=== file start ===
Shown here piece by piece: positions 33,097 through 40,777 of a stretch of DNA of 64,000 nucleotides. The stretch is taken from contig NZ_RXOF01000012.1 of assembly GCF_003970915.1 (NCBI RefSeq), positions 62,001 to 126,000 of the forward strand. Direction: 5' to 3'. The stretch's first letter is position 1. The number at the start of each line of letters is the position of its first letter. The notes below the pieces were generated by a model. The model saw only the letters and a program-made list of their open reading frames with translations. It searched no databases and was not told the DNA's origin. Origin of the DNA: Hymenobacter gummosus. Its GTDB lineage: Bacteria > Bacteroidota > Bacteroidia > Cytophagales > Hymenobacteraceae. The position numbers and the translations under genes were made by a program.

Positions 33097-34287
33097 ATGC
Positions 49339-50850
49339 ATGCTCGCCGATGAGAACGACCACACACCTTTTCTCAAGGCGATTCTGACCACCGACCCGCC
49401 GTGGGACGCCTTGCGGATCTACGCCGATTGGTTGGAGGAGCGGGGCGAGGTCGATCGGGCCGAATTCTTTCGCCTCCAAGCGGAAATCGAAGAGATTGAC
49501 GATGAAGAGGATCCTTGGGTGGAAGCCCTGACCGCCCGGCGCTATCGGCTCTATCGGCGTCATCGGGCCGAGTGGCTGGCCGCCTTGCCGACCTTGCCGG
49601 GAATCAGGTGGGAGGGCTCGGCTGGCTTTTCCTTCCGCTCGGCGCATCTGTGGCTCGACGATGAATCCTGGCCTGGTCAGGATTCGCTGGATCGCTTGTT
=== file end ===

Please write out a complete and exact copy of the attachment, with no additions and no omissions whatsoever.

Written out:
Shown here piece by piece: positions 33,097 through 40,777 of a stretch of DNA of 64,000 nucleotides. The stretch is taken from contig NZ_RXOF01000012.1 of assembly GCF_003970915.1 (NCBI RefSeq), positions 62,001 to 126,000 of the forward strand. Direction: 5' to 3'. The stretch's first letter is position 1. The number at the start of each line of letters is the position of its first letter. The notes below the pieces were generated by a model. The model saw only the letters and a program-made list of their open reading frames with translations. It searched no databases and was not told the DNA's origin. Origin of the DNA: Hymenobacter gummosus. Its GTDB lineage: Bacteria > Bacteroidota > Bacteroidia > Cytophagales > Hymenobacteraceae. The position numbers and the translations under genes were made by a program.

Positions 33097-34287
33097 ATGC
Positions 49339-50850
49339 ATGCTCGCCGATGAGAACGACCACACACCTTTTCTCAAGGCGATTCTGACCACCGACCCGCC
49401 GTGGGACGCCTTGCGGATCTACGCCGATTGGTTGGAGGAGCGGGGCGAGGTCGATCGGGCCGAATTCTTTCGCCTCCAAGCGGAAATCGAAGAGATTGAC
49501 GATGAAGAGGATCCTTGGGTGGAAGCCCTGACCGCCCGGCGCTATCGGCTCTATCGGCGTCATCGGGCCGAGTGGCTGGCCGCCTTGCCGACCTTGCCGG
49601 GAATCAGGTGGGAGGGCTCGGCTGGCTTTTCCTTCCGCTCGGCGCATCTGTGGCTCGACGATGAATCCTGGCCTGGTCAGGATTCGCTGGATCGCTTGTT